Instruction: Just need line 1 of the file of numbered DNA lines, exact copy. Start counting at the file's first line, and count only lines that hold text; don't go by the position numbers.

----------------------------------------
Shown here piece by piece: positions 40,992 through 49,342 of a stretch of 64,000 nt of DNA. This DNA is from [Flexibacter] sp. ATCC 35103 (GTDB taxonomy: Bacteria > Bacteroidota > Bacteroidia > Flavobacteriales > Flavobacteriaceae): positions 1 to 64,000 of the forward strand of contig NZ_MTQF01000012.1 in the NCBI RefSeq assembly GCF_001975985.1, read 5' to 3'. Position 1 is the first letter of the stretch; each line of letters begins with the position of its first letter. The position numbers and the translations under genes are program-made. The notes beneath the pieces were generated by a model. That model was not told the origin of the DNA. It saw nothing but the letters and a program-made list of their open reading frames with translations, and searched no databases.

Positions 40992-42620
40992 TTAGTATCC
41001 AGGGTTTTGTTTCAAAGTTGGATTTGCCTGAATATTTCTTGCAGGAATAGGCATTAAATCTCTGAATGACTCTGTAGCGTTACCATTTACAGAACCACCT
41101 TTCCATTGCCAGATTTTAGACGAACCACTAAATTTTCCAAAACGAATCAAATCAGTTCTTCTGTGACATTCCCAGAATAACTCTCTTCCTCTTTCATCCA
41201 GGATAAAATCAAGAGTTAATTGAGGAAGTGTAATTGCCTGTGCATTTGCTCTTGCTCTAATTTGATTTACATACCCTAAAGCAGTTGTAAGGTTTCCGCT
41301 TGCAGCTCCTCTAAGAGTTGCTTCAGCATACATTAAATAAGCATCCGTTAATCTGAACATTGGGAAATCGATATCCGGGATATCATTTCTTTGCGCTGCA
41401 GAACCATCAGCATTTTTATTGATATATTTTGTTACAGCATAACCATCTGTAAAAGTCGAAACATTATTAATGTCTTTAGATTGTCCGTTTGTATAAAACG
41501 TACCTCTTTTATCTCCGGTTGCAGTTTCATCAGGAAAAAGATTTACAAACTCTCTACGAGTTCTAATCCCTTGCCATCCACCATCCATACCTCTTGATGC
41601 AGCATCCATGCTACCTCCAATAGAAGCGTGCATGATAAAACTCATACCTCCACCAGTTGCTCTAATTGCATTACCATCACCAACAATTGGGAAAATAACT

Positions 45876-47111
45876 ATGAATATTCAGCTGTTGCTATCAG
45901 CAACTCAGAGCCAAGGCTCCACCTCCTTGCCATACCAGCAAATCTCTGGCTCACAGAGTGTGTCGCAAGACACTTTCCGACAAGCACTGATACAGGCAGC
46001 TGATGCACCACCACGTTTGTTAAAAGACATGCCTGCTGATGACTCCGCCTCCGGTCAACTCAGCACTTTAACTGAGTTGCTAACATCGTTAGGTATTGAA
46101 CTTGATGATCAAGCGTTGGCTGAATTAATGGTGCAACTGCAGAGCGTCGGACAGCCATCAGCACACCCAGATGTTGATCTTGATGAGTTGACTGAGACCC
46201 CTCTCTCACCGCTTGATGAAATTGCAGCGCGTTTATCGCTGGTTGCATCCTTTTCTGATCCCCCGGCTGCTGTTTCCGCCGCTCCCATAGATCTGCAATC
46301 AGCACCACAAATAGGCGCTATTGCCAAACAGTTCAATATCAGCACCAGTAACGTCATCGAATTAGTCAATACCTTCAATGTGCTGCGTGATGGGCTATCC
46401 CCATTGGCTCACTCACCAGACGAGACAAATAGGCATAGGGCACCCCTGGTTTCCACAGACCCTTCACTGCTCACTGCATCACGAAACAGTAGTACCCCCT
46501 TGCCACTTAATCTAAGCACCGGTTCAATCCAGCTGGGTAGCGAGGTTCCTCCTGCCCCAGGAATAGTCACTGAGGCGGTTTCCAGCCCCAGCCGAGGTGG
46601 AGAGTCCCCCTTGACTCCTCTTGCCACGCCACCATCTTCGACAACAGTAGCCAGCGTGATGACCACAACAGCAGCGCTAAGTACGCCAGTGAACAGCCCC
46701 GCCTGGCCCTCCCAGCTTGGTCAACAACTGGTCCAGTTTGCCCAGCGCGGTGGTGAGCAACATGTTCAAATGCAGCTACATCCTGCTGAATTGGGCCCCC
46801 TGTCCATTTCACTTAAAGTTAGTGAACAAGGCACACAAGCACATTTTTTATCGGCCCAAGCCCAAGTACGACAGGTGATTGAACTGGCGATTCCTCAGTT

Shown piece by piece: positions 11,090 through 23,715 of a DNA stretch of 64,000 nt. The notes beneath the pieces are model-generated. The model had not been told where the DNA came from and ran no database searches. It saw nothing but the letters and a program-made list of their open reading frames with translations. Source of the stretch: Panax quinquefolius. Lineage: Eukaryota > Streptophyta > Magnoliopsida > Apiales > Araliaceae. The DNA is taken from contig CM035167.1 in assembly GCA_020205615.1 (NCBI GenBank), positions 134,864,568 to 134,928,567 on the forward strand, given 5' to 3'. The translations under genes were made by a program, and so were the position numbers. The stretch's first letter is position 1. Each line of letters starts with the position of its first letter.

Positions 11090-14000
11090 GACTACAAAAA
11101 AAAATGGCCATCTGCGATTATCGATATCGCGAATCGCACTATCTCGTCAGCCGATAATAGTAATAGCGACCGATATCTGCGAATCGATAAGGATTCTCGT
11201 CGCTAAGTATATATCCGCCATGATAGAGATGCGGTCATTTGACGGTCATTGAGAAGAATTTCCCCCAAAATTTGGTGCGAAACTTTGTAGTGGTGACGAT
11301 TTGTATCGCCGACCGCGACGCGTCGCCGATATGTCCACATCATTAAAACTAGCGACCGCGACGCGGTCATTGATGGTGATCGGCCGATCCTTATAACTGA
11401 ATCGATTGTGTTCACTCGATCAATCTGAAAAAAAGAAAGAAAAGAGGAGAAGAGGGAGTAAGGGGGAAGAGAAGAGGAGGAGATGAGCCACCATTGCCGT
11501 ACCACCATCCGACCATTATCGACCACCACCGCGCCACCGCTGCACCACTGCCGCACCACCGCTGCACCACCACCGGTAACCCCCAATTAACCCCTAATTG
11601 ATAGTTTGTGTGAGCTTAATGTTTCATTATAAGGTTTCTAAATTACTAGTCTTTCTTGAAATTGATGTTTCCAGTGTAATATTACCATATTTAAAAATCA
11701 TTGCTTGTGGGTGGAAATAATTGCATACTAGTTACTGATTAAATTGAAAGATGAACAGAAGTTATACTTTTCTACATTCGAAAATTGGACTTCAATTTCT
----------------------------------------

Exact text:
Shown here piece by piece: positions 40,992 through 49,342 of a stretch of 64,000 nt of DNA. This DNA is from [Flexibacter] sp. ATCC 35103 (GTDB taxonomy: Bacteria > Bacteroidota > Bacteroidia > Flavobacteriales > Flavobacteriaceae): positions 1 to 64,000 of the forward strand of contig NZ_MTQF01000012.1 in the NCBI RefSeq assembly GCF_001975985.1, read 5' to 3'. Position 1 is the first letter of the stretch; each line of letters begins with the position of its first letter. The position numbers and the translations under genes are program-made. The notes beneath the pieces were generated by a model. That model was not told the origin of the DNA. It saw nothing but the letters and a program-made list of their open reading frames with translations, and searched no databases.